Malkin's emphasis on natural toxins is part of the "everything causes cancer" strategy she and others use to promote paralysis over stronger pollution controls. If everything causes cancer, we might as well give up on trying to do something about it, they imply.

Closely linked to this strategy is Malkin's standard "Stone Age" argument. She accuses the Toxics Coalition and others of wanting to move society back in time. As Malkin presents things, there are two main ages of human existence: the Stone Age and modern industrial times. Those of us who want to address modern pollution are technophobes advocating a return to the Stone Age.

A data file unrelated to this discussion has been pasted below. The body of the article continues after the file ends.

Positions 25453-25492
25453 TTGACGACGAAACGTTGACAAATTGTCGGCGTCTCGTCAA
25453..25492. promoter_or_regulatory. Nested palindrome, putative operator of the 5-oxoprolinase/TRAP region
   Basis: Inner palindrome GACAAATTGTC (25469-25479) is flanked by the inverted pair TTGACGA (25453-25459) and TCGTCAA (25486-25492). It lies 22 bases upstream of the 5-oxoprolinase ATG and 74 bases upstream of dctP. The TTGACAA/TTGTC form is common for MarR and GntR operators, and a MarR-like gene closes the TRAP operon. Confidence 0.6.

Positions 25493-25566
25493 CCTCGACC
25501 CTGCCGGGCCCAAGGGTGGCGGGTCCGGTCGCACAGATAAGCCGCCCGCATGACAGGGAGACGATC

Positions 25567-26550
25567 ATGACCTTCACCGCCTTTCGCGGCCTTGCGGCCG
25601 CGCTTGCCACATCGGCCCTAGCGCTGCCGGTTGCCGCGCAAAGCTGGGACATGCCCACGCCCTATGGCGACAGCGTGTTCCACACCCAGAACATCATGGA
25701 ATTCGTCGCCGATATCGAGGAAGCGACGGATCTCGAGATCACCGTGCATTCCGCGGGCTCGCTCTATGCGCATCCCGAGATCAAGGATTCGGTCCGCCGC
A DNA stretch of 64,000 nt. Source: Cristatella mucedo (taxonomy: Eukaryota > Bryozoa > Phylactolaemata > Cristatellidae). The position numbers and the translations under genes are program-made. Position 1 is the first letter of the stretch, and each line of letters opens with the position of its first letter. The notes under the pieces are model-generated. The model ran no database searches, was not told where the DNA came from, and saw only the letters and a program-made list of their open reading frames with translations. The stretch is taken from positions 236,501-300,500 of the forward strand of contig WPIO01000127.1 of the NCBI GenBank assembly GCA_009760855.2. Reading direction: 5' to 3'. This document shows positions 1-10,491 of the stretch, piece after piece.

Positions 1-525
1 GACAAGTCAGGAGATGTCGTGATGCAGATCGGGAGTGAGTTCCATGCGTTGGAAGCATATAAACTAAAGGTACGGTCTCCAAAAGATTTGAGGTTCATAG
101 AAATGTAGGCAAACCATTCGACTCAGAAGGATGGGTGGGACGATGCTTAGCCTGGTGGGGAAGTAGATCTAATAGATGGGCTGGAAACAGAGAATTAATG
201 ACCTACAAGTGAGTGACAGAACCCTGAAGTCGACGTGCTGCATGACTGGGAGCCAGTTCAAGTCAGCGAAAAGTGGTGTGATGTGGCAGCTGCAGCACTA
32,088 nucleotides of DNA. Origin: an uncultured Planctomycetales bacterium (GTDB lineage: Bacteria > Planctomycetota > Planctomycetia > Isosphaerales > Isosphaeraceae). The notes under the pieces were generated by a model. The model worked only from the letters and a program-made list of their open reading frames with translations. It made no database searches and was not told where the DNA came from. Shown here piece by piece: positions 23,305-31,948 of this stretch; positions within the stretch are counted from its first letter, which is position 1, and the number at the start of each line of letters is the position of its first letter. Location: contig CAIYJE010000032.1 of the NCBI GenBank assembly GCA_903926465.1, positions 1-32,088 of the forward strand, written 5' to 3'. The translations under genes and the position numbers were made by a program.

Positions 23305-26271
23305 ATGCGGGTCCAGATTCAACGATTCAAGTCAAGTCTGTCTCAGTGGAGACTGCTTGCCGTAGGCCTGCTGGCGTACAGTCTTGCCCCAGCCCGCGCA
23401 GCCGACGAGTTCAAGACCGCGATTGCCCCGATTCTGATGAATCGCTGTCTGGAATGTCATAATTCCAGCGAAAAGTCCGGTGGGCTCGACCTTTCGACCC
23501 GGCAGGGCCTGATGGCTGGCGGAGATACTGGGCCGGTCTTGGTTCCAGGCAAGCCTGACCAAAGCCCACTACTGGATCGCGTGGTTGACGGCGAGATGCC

But she's got us all wrong. We envision a new age, one that we need to enter as we enter the new millennium, an age in which we acknowledge that the laws of nature do apply to us. Unlike naysayers seeking to perpetuate the dumping of long-lasting poisons into the environment, we have faith in humankind's technological ingenuity. We believe that society can advance to sustainable technologies that are in harmony with the environment and that provide safe, family-wage jobs for workers.

We know that alternatives already exist for many major sources of these pollutants such as pulp mills, incinerators, fertilizer companies that use industrial wastes, pesticides and other sources. Ecology needs to use its ample authorities to ensure that these alternatives are implemented on realistic yet urgent timelines - timelines that will be a lot faster than 22 years in many cases. The agency needs to pull together labor groups, communities and the general public, as well as regulated parties, to develop just transition strategies.